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Tinnitus and Acoustic Trauma

It is very distressing to experience a sudden onset of ringing in the ears. This condition is known as tinnitus. The noise of tinnitus may include ringing, screeching, buzzing, chirping, a hissing sound like steam escaping, or similar to the humming sound from high tension power lines.

While the sounds of tinnitus appear to be in the ears, they actually originate in the brain.

Tinnitus can result from a variety of causes. The most common cause is damage to the delicate sound-receiving hair cells within the inner ear. Exposure to a loud noise often damages these cells, resulting in a partial loss of hearing and the subsequent development of tinnitus. This condition is diagnosed as acoustic trauma. It is quite common in hunters, target shooters, police and military personnel, and anyone exposed without sufficient ear protection to loud gunfire or other loud noises.

How loud are various noises, and what levels are safe? What we typically think of as the loudness of sound is actually a reflection of sound pressure, and is measured in decibels (dB.).

A few examples of sound pressures are:
• A whisper or a quiet library: 30 dB
• Normal conversation: 45 to 60 dB
• Home Vacuum Cleaner or Alarm Clock: 75 dB
• Home Blender: 85 dB
• Home Garbage Disposal: 90 dB
• Tractor or Truck without a muffler: 90 dB
• Shouted conversation: 90 dB
• Power saw at 3 Ft away: 110 dB
• Noisy nightclub with live music or DJ, Rock concert: 115 dB
• Gunfire-pistol, shotgun, or rifle: approximately 150 dB
• Jet aircraft, 50 meters away: 140 dB
• Canon fire, 50t ft away: >200 dB

A “normal level” of sound (below 80 dB) will not damage your hearing. Prolonged or repeated exposure to sound levels above 85 dB will damage anyone’s hearing. A single exposure to sound above 135 to 140 dB may cause permanent damage to anyone’s hearing.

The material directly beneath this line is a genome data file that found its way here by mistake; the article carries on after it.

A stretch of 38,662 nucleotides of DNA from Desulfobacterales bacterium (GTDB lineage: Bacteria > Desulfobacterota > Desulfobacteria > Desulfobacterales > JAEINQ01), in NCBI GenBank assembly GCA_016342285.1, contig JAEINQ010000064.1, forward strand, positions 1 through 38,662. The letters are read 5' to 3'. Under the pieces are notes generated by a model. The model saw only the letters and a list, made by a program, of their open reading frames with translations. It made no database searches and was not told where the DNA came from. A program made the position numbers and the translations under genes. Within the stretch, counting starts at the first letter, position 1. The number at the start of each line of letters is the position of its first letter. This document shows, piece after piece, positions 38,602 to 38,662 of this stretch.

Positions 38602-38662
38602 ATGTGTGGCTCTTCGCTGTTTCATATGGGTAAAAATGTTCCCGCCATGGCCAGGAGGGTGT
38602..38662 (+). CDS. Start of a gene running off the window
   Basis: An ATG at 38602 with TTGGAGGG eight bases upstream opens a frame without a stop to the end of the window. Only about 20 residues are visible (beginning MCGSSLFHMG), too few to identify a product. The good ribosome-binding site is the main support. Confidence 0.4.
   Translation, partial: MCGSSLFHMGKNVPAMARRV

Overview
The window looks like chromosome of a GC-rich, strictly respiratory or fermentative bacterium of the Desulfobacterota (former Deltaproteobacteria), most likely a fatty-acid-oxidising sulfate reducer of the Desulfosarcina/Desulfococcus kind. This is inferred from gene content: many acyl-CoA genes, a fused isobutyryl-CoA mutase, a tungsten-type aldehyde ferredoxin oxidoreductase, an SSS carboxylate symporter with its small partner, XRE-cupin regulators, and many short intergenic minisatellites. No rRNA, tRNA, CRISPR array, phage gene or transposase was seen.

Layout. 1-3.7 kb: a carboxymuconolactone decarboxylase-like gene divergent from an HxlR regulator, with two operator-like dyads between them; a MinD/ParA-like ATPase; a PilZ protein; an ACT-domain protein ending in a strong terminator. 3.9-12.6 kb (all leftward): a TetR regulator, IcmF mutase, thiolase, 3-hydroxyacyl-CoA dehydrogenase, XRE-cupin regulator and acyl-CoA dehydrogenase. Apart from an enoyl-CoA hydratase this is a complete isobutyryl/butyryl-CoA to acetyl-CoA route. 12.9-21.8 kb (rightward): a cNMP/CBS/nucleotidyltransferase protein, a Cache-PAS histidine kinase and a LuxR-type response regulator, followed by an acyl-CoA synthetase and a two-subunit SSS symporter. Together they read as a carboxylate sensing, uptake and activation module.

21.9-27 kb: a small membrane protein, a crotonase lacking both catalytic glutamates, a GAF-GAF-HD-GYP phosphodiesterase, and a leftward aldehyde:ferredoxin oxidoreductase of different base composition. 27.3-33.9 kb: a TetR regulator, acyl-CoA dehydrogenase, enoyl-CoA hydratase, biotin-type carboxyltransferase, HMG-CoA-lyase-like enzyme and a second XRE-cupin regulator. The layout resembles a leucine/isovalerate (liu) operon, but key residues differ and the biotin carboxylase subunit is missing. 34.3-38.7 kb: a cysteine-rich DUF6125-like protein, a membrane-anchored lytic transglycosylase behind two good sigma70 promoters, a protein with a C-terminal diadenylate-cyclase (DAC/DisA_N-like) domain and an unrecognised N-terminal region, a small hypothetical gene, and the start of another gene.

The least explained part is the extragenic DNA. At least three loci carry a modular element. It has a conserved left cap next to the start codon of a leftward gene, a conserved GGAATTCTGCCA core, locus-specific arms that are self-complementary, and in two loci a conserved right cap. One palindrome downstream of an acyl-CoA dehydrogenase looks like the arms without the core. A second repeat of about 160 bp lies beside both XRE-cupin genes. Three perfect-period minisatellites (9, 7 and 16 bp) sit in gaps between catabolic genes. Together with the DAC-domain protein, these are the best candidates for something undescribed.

The hair cells lie inside a snail shaped structure in the inner ear called the cochlea. When exposed to a loud blast of sound, the sound vibrations enter the ear canal and strike the eardrum. Vibrations are then transmitted via three tiny bones of hearing to the cochlea, where the hair cells pick up the vibration. When the sound pressure is severe enough, it literally vibrates the delicate cells so severely as to cause permanent damage or cell destruction. Most commonly, the resulting hearing loss occurs in the higher frequencies of 4000 cycles per second and up.

Sound vibrations are received in the ear, but transmitted along the auditory nerve to the brain, where they are interpreted and perceived as sound. “Auditory, or hearing cells in the brain function best when receiving sound. For instance, when people with normal hearing are placed inside a soundproof chamber, 95% develop tinnitus within 5 minutes.

Perhaps to oversimplify, when hearing cells in the cochlea and along the auditory nerve no longer transmit outside sounds, associated brain cells search so diligently for sound that they detect the energy flow from one brain cell to another. This is thought to be the primary mechanism whereby acoustic trauma results in the sound of tinnitus.

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